This article was originally published on October 23, 2019.
Chat with UM-Dearborn Assistant Professor of Computer and Information Science Mohamed Abouelenien and you could easily mistake him for a sociologist or psychologist. He counts human behavior — “especially the really interesting stuff” — among his chief research interests. In the past, that’s taken him into fascinating work in lie detection, where he’s built predictive models based on thermal imaging of human faces. And he’s done similar physiological-based research in the field of human alertness, which is hot in the autonomous vehicle world.
One of his latest projects takes aim at a particularly subjective quirk of human physiology: That there seems to be no precise consensus about the temperature at which humans are "thermally comfortable." This becomes especially obvious when we crowd ourselves into shared spaces, like homes, offices or vehicles. As many of us have experienced, the failure of a single temperature setting to keep everyone comfortable is enough to ignite a see-saw battle over the thermostat.
Cars are one place where you've seen more customization, with many models now providing ways for passengers to control their environments semi-independently of the driver. But Abouelenien and his collaborator, UM-Flint Associate Professor of Mechanical Engineering Mihai Burzo, are attempting to take this concept up a few notches. The system they’re working on now would automatically detect each person’s level of “thermal comfort” and then make continuous adjustments to their thermal environment for them.
Abouelenien and Burzo started their experiments by collecting some data on thermal discomfort from 50 research subjects. They put them in a closed environment, roughly simulating a vehicle cabin, and then recorded a variety of physiological data under various temperature conditions. A thermal camera, for example, made detailed temperature recordings of their faces, while three other sensors collected information about respiration rate, skin temperature and more than 50 other physiological features. While this was happening, the subjects were also describing their level of thermal comfort under the various conditions. This was important because it would allow Abouelenien and Burzo to correlate those subjective experiences with the sensor information — giving them an idea of what “cold” or “hot” looks like purely from a data perspective.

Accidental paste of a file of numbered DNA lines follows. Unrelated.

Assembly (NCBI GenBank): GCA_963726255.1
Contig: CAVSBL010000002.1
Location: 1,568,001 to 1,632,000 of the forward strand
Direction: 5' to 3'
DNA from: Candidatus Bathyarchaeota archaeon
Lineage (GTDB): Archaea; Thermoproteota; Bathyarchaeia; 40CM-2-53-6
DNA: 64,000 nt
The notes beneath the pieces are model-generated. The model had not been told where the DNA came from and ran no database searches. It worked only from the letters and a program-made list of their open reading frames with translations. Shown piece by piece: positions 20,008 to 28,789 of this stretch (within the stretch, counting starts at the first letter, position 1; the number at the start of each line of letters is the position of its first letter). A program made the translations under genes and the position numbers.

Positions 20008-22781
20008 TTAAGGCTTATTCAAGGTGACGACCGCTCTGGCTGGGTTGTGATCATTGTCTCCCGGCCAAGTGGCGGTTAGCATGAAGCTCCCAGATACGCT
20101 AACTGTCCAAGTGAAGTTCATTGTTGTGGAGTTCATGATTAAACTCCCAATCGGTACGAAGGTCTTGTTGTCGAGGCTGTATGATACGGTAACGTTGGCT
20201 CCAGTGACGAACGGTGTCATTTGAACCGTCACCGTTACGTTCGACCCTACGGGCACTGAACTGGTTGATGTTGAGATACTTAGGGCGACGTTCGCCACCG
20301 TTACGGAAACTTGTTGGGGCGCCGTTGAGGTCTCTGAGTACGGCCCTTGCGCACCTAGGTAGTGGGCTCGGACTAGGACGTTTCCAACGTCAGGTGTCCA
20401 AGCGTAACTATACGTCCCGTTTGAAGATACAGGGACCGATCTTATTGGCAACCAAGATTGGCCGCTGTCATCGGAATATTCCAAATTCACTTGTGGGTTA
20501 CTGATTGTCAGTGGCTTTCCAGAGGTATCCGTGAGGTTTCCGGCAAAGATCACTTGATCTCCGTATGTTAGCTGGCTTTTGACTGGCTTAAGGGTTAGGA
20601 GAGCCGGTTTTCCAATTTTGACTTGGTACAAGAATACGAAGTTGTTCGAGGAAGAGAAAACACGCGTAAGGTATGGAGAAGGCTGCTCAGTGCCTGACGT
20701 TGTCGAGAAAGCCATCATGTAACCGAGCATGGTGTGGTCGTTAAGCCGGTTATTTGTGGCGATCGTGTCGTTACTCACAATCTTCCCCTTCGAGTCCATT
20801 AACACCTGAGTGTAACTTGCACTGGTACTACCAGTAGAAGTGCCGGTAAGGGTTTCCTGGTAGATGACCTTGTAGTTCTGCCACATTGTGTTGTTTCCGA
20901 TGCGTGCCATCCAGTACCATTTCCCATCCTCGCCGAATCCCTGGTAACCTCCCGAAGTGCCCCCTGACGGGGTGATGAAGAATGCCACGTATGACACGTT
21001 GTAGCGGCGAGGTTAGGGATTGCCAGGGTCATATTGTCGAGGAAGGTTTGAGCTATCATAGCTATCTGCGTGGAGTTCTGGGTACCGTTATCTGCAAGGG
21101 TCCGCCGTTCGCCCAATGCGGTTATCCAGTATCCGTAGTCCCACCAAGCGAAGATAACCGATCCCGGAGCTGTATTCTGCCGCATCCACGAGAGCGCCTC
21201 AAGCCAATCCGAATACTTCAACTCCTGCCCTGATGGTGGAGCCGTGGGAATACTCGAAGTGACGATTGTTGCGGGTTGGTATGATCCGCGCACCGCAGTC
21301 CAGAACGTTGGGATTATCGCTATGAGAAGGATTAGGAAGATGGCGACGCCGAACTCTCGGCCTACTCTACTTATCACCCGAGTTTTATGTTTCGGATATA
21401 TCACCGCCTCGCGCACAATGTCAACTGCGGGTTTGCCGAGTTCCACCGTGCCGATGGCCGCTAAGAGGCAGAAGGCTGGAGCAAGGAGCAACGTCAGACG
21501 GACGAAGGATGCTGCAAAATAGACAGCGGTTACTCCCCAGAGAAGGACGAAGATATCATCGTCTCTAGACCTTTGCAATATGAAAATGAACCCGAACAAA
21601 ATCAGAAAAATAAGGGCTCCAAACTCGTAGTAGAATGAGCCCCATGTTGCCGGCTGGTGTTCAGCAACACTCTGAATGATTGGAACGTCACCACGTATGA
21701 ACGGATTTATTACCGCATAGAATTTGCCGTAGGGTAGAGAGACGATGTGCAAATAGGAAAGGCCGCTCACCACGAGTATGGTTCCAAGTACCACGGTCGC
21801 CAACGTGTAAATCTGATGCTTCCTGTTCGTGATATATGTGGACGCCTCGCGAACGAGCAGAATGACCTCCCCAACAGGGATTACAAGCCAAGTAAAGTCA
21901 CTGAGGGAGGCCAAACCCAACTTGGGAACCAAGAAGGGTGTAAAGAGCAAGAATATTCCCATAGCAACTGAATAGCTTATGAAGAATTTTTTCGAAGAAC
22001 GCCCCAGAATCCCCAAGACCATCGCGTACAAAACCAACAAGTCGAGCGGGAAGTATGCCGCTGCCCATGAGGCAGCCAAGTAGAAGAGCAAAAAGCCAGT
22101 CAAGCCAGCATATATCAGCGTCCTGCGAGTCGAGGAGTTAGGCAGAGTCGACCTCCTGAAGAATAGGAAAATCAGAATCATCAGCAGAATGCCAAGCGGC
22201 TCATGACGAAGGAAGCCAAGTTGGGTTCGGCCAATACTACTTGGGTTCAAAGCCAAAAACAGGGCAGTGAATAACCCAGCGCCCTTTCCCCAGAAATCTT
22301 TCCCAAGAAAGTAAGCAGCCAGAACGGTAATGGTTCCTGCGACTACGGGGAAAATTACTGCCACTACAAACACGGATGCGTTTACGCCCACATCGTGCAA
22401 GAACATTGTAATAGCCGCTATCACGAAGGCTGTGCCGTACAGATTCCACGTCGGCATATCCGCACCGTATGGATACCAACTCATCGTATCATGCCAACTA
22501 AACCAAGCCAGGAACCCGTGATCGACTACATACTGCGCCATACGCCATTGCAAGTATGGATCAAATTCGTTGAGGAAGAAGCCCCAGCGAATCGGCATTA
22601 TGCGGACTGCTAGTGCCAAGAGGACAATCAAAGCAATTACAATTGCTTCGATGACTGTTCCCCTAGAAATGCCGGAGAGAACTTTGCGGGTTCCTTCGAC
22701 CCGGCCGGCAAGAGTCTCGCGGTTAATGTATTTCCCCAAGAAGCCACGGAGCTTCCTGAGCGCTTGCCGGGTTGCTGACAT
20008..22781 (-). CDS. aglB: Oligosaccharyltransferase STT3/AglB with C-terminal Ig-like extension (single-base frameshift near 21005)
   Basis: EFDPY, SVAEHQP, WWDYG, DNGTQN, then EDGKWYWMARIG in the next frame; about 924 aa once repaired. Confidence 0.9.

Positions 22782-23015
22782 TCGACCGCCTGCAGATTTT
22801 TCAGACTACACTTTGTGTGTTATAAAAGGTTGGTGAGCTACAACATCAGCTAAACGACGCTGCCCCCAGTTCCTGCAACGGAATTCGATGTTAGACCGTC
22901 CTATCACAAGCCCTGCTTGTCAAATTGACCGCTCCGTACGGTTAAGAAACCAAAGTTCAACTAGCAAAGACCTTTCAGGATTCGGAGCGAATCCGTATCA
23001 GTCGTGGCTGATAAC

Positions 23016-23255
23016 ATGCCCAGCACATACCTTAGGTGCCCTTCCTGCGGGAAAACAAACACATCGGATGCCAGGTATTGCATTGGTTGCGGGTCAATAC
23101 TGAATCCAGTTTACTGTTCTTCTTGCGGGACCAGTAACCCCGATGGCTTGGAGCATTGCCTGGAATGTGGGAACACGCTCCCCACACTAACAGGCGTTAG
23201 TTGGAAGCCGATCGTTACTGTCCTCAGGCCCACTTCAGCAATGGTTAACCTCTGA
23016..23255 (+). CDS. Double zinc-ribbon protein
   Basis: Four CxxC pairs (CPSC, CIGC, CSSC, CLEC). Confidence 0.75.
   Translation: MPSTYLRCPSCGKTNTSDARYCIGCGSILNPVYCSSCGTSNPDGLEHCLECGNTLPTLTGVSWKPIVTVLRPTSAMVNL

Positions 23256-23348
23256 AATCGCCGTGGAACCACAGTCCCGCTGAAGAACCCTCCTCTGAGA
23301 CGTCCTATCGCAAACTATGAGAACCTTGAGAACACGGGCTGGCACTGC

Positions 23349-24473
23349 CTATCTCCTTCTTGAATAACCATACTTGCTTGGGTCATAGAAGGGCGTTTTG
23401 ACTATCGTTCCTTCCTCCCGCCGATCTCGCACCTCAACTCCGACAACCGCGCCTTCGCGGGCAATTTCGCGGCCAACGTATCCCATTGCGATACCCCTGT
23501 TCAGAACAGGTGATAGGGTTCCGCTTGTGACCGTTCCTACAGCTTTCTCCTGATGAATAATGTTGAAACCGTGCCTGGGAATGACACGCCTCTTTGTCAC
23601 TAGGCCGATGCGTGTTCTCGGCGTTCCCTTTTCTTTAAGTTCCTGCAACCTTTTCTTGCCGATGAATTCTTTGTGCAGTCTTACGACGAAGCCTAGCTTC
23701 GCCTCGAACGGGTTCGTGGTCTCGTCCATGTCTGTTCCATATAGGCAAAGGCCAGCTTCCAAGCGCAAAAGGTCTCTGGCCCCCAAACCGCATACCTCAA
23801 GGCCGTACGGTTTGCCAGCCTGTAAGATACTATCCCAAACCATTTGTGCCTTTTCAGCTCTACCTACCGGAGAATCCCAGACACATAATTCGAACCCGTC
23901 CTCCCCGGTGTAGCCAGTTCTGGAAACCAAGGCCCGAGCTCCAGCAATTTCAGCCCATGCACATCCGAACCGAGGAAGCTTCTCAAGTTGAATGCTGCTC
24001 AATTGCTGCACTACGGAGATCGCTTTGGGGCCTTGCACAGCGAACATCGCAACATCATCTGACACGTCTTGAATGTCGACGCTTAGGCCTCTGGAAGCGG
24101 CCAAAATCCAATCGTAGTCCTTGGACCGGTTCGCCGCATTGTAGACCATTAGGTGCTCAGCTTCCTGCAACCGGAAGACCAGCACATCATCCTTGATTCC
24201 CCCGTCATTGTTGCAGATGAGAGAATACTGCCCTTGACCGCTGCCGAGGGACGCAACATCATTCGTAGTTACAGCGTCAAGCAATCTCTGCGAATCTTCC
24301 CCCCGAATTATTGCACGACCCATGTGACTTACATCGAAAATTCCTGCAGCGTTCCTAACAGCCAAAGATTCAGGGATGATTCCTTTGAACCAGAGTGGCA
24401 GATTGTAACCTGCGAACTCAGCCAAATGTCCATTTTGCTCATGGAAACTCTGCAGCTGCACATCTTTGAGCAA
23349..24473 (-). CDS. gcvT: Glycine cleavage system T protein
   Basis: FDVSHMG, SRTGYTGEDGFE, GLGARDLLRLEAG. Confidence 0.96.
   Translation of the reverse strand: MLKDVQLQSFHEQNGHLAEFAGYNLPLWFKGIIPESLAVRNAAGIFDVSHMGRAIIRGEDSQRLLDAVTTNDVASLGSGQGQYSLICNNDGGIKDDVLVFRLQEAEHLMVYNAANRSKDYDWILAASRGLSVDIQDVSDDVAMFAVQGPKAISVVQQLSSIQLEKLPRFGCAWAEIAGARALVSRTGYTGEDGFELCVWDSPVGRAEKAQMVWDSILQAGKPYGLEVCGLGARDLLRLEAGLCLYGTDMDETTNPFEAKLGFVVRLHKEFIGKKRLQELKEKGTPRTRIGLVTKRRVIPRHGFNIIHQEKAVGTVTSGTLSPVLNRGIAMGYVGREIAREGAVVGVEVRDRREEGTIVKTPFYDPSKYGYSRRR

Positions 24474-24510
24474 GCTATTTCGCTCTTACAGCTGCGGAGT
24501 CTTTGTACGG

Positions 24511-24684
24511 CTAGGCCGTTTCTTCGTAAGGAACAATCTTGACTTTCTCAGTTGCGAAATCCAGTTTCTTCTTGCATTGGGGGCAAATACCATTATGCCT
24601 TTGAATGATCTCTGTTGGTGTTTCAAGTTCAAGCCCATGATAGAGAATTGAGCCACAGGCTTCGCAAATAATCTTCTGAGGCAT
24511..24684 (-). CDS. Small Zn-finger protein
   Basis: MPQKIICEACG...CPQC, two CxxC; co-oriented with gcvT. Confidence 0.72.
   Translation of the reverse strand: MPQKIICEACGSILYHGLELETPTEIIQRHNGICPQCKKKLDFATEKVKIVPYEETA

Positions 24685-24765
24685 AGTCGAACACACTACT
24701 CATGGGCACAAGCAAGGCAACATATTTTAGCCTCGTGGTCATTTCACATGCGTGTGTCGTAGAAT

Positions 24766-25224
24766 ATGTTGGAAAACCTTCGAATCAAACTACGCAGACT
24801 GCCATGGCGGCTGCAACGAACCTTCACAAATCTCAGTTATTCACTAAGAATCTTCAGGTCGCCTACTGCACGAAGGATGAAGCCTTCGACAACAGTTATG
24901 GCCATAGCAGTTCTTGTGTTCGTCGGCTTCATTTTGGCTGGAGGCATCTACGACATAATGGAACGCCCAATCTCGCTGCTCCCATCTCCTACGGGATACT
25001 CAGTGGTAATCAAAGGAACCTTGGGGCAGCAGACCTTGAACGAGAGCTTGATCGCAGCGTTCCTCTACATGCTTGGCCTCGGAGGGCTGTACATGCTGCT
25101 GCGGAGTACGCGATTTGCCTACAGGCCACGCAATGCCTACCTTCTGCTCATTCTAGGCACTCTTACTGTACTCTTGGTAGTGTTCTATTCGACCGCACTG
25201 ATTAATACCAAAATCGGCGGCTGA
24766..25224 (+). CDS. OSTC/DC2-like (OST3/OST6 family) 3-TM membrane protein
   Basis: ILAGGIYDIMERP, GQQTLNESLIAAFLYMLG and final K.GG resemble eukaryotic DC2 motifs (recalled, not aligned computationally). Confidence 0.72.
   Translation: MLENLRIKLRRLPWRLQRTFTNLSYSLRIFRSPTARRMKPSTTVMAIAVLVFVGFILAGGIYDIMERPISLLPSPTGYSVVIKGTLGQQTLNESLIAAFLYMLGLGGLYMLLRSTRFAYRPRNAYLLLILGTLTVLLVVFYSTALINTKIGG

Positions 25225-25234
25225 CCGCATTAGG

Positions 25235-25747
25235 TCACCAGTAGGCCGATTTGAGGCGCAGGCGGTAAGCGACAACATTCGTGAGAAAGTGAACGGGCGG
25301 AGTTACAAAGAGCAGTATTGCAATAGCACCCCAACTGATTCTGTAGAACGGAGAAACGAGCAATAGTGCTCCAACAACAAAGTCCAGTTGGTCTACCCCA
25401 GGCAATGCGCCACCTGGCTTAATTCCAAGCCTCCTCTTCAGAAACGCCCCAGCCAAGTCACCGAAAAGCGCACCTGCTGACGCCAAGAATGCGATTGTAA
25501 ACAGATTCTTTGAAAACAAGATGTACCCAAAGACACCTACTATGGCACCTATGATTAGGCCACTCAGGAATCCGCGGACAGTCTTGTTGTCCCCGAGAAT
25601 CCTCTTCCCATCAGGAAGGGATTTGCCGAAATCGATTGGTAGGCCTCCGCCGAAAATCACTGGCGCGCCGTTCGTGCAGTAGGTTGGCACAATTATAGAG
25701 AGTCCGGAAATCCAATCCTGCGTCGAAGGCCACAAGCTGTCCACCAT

The team then built a machine learning-based computer model to establish what Abouelenien calls a “decision boundary.” That’s basically a way of defining the Goldilocks zone for a particular person. On one side of this boundary, the model says the physiological sensors indicate a person is likely experiencing cold. On the other, their model indicates a person is likely getting too hot.
They then put their model to the test — running a second trial which, again, exposed research subjects to various conditions and then asked them about their level of thermal comfort. Like before, their systems also tracked physiological data of their experiences.
This time, however, their model was also using the data to make predictions about what the subjects’ responses would be. The results were pretty shocking. In some cases, particularly with cold, their model was making a correct prediction about subjects’ reported experience more than 90 percent of the time. In other words, it knew how they were feeling.
Abouelenien says the obvious debut application for a technology like this would be in a vehicle cabin, where their algorithms could guide an HVAC system that adjusted itself automatically. The advantage of a vehicle setting is that the driver or passenger maintains a relatively consistent position, giving the sensors a stationary target. Plus, there’s a clear benefit beyond mere comfort: Their algorithmically guided thermostat is more efficient than driver controlled ones, and the energy savings could ultimately help improve electric vehicle range.
As for whether you could deploy this technology in a home or office, Abouelenien says we’re not quite there yet. He says some of the main challenges are that people move around a lot in those settings, and the system would therefore require a bigger network of sensors. But he says it’s also not hard to see how it could happen. The price for thermal imaging cameras — the device they’ve found to be the best overall predictor of thermal comfort — has come down a lot. And his next project is looking at ways to collect physiological data using non-contact sensors, which, as the name suggests, don’t have to be physically connected to a person.
Given all that, declaring a cease fire in the battle over the thermostat might just be a matter of time.